No more train whistles in New London
By STEPH TAHTINEN
Mt. Pleasant News
NEW LONDON — Trains passing through New London may be prohibited from blowing their whistle if the city decides to pursue establishing a quiet zone within the city limits.
The idea of a quiet zone was brought to the city council by a resident who wanted to know if something could be done about the disruptive train whistles that occur frequently throughout the day and night.
The council discussed it as an agenda item during their regular city council meeting on Tuesday night, but decided they needed to gather more information before moving forward.
With no train whistles to alert traffic of oncoming trains, quiet zones make use of a raised curb in the center of the road that prevents vehicles from sneaking around the gates when they are down.
“It’s specifically designed so you can’t turn around,” said Councilman Mark Hempen. “When the gate comes down, they put that there so people don’t drive around it.”
However, Councilman Dan Berner questioned whether the roads have the space to accommodate this divider and even whether the city has the permission to do it on Racine Avenue, which is a county road.
Councilman Greg Thu also brought up the issue of trucks turning into elevator on North Chestnut.
“I don’t think we could really basically destroy the elevator’s business to have a quiet zone,” said Thu. “We don’t hardly have enough business in town the way it is.”
Moving forward, the council will be looking into what is required to create quiet zone to see if it is possible for the city.
In other business, the council approved an ordinance to prohibit parking on South Walnut Street between West Garfield and West Monroe streets on Monday through Friday between the hours of 7:45 a.m. and 3:45 p.m.
This is the area from the New London Community School District’s bus turnaround to where the tennis courts used to be, and parking will be prohibited to improve safety when buses and parents are dropping off and picking up students.
Police Chief John Chaney said that for the remainder of the school year, violators will be issued a warning instead of a ticket until the public is used to the new law.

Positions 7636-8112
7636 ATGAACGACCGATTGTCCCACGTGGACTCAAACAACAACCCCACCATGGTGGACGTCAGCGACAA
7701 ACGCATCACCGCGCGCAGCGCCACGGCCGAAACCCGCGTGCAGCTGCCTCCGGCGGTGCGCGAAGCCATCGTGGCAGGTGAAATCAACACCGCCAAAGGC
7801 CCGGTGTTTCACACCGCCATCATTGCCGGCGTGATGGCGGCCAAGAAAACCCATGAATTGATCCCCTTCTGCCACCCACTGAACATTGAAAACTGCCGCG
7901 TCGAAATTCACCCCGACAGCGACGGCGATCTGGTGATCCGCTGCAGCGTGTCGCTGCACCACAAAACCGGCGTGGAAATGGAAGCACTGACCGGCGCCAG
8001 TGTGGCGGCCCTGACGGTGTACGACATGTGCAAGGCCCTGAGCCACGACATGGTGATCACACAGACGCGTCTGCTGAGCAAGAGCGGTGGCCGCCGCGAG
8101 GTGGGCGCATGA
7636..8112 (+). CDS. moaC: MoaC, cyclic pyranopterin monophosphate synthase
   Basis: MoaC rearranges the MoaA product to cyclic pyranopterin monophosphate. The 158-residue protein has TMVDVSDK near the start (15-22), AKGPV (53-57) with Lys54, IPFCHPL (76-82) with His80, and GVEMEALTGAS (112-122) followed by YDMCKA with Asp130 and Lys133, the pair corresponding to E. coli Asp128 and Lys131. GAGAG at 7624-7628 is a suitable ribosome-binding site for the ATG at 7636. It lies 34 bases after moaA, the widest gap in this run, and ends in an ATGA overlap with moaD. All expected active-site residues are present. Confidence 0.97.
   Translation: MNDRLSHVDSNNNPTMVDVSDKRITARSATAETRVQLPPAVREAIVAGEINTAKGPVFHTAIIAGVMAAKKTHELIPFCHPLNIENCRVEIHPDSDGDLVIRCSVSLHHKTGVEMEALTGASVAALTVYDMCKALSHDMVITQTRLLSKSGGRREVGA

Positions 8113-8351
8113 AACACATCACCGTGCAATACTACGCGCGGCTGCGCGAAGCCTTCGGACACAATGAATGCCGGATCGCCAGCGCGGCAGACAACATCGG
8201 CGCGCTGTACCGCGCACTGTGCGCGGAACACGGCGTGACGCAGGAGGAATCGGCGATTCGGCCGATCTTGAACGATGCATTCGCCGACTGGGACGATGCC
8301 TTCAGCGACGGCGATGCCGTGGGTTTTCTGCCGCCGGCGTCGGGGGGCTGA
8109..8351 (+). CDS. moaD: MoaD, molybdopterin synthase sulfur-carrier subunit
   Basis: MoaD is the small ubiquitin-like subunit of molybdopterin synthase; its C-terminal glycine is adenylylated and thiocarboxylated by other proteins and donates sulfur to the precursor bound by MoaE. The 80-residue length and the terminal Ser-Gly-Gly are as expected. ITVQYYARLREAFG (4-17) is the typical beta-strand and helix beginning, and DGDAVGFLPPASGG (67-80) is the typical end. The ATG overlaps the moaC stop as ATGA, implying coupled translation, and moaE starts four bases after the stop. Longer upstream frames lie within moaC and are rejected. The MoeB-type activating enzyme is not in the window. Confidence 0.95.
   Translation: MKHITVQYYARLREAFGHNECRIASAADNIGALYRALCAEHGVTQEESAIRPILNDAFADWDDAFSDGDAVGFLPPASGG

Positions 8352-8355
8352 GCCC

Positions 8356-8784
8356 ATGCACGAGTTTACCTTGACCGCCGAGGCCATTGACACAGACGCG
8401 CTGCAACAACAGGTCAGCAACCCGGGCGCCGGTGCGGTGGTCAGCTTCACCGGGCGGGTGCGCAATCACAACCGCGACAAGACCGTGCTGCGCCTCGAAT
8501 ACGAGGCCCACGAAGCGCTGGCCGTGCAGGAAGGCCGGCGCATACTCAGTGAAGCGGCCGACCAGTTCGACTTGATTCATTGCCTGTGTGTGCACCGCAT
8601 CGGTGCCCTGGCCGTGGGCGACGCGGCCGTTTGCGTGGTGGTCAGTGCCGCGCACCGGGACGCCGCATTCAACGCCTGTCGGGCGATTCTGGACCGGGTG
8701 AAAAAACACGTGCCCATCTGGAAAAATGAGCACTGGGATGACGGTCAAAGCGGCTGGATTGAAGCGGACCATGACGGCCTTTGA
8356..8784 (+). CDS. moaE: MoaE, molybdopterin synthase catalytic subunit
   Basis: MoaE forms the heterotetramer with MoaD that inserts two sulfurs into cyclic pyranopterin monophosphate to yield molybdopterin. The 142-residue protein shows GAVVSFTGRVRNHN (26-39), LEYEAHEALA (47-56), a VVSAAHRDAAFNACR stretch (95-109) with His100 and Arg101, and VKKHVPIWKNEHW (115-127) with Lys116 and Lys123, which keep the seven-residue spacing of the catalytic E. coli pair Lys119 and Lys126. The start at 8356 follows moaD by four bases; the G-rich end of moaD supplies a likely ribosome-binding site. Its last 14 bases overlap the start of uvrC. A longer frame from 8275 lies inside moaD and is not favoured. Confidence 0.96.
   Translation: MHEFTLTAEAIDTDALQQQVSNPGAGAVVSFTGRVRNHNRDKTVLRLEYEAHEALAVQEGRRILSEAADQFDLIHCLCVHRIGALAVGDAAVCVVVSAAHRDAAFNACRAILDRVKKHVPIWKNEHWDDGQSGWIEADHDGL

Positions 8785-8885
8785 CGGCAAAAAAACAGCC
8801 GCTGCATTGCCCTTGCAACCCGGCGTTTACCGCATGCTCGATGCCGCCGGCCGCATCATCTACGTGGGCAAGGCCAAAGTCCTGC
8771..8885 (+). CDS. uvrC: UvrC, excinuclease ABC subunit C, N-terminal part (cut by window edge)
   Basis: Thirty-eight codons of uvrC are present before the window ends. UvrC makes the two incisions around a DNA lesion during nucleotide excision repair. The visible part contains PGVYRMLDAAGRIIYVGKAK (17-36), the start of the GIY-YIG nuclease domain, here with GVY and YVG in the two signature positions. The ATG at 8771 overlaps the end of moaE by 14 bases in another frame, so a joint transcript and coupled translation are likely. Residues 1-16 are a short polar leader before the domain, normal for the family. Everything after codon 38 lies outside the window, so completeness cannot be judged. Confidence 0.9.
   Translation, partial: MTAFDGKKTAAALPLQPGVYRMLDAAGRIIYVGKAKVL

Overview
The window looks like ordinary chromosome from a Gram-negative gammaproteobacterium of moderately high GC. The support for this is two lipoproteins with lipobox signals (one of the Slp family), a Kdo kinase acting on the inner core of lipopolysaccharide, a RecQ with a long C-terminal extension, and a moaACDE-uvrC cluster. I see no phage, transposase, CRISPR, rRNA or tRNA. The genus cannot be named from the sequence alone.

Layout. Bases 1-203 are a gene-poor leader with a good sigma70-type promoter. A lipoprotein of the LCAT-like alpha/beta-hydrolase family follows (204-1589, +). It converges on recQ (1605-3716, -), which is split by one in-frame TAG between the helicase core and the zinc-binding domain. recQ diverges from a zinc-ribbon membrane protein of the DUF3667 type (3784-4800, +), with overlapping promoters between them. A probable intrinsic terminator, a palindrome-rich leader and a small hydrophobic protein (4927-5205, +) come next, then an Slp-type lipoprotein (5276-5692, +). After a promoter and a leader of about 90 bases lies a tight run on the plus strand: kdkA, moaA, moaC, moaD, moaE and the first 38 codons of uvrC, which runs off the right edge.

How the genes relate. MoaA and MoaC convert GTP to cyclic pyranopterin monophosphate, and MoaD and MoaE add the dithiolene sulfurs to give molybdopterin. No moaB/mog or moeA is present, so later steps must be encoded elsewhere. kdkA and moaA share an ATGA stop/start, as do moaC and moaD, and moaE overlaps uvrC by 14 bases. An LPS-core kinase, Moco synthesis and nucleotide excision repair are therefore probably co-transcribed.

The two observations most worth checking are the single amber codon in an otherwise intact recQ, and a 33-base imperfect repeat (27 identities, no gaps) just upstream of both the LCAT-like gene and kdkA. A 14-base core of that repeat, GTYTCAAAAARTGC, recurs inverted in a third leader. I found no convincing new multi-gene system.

“We’ll enforce it, but we’ll just keep moving people out of there without ticketing at least for the remainder of the year,” said Chaney.
During the public forum portion of Tuesday’s meeting, Mike McBeth, former mayor, spoke in defense of both the current and past city councils and mayors in regards to recent talk and letters to the editor indicating that the city is not working to develop its land.
“I’m kind of tired of all the cheap shots that have been taken by individuals that in my opinion aren’t very well-informed because they won’t take the time to come to the meetings, to come to the small group meetings, larger council meetings, to listen and learn what they’re really trying to do,” said McBeth.
McBeth noted that both the past council and current council have had negotiations with businesses but that noting panned out.
“We’ve tried a lot of things, past as well as present,” said McBeth. “We have tried to improve this community.”
The council also heard from Judy Wiegard of Woobies, who is asking to hold another street dance on July 13.
Wiegard explained that this year’s event will not raise funds for New London’s Veteran’s Memorial as it has in the past. Instead, it will raise funds for two different programs — one that does fishing and hunting trips for disabled veterans for no cost to the veterans and another that provides guitars and lessons for disabled veterans.
The council will discuss this request at their next regular meeting on May 7.
Mike Westerbeck also addressed the council to inform them he would be bringing them some literature on burn ordinances in coming months.
Westerbeck has addressed the council in the past asking that they pass a burn ordinance, but they have not done so nor discussed the issue during a meeting.
“I’m not going to give up on it,” said Westerbeck. “Seems like you guys don’t want it, or you would have had something in place by now. You had all winter, so evidently this council does not want a no burning ordinance.”
In other business, the council:
- Approved the second reading of an ordinance to allow the city council to increase the city’s sewer rates by up to five percent annually by a resolution.
-Heard a presentation from Henry County Health Center CEO Robb Gardner and HCHC Foundation Director Michelle Rosell on HCHC’s new construction. There will be an open house/town forum on the construction project held at the New London Community Hall on April 18 at 6:30 p.m.